Description. This work showcases my MATLAB implementation of the original Axelrod’s iterated prisoner’s dilemma game through an evolutionary agent-based perspective. An agent is represented by 5 binary digits. The last digit dictates the agent strategy’s action (cooperate / defect) in the first round (no history) while the first four digits dictate the action at each possible one-period history. (Thus there are 32 possible strategies). The algorithm initializes a vector of agent strategies of specified length randomly. The generated agents play the PD game for a specified number of times against every other existing agent in the vector, accumulating points on the way. Once all games are concluded, the agents are ranked in order of points earned (one generation). The bottom half die out, being replaced with a copy of the top half (survival of the fittest). In addition each of the new agent strategies has a chance of randomly switching one of the digits (mutation). This is the new vector of agent strategies. This process is repeated for a specified number of times. The vector of strategies fills with strategy number 11 (in binary code) which represents the “tit-for-tat” strategy.
- Description: [Pdf]
- MATLAB code: [Implementation] [Initialize] [Play_the_game] [Mutation]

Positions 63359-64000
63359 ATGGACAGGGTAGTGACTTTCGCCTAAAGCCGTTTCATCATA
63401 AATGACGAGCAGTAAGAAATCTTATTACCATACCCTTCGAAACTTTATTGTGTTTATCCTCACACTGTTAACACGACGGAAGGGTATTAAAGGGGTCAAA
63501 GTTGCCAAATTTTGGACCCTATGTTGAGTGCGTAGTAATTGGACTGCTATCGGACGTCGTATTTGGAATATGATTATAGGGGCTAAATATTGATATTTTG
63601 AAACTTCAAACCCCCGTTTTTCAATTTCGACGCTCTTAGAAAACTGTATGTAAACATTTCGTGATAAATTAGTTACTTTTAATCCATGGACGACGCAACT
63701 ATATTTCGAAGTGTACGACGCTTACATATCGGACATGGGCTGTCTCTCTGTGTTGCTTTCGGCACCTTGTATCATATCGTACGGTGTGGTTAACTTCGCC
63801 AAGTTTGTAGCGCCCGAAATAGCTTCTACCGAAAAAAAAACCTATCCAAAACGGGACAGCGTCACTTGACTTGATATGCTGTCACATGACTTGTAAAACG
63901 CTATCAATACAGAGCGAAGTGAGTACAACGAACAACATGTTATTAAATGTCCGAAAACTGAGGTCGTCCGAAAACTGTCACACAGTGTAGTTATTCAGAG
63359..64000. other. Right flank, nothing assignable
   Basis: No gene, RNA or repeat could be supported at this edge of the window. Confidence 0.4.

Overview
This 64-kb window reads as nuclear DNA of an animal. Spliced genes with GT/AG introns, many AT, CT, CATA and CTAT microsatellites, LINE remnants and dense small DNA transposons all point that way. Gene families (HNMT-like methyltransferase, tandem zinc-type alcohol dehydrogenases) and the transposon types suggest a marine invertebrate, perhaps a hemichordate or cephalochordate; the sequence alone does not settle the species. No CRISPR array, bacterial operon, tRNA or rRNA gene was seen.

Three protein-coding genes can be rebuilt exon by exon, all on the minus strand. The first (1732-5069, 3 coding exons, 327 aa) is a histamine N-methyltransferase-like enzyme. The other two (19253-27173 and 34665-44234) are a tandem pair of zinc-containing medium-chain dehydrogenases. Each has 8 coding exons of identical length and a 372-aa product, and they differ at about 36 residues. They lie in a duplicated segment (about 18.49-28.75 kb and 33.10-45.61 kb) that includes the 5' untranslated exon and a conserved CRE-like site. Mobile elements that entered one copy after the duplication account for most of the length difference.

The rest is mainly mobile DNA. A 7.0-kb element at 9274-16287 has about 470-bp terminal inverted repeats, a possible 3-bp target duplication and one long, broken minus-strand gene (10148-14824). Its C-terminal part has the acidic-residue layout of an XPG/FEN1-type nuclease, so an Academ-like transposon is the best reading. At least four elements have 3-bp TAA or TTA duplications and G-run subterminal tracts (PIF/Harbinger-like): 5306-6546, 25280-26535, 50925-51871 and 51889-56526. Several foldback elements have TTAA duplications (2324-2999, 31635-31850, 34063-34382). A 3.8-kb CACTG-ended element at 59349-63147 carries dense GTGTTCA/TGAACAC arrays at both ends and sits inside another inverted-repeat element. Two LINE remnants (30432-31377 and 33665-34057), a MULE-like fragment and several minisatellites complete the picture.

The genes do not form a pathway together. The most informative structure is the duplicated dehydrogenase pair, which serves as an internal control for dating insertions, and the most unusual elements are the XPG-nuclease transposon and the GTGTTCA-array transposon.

- Help with binary coding of evolutionary games [Pdf]
Description. In this project I implement Thomas Schelling’s Segregation Model (SSM) – Thomas C. Schelling (Micromotives and Macrobehavior, W. W. Norton and Co., 1978, pp. 147-155) on Microsoft Excel using the VBA (Visual Basic for Applications) functionality. Excel is particularly suited for this model due to the pre-made grid structure it admits. The implementation creates a 10 by 10 matrix grid, for a total of 100 squares. Each square represents a location where a household can settle down. In the initialization part, the computer randomly assigns 40 squares to be blue and 40 to be red, with the remaining 20 squares empty. The two colors represent different races (eg. Blacks and Whites). In the implementation part, each filled square (household) is deemed “happy” or “unhappy” depending on if at least half of her neighbors are of the same type (color). Each “unhappy” household is randomly re-assigned to an empty square. The process repeats until all households are happy. With these parameters, we observe a total segregation of the two types. Parameters include the starting numbers of each type of agent and the percentage of neighbors of the same type that a household requires in order to be happy.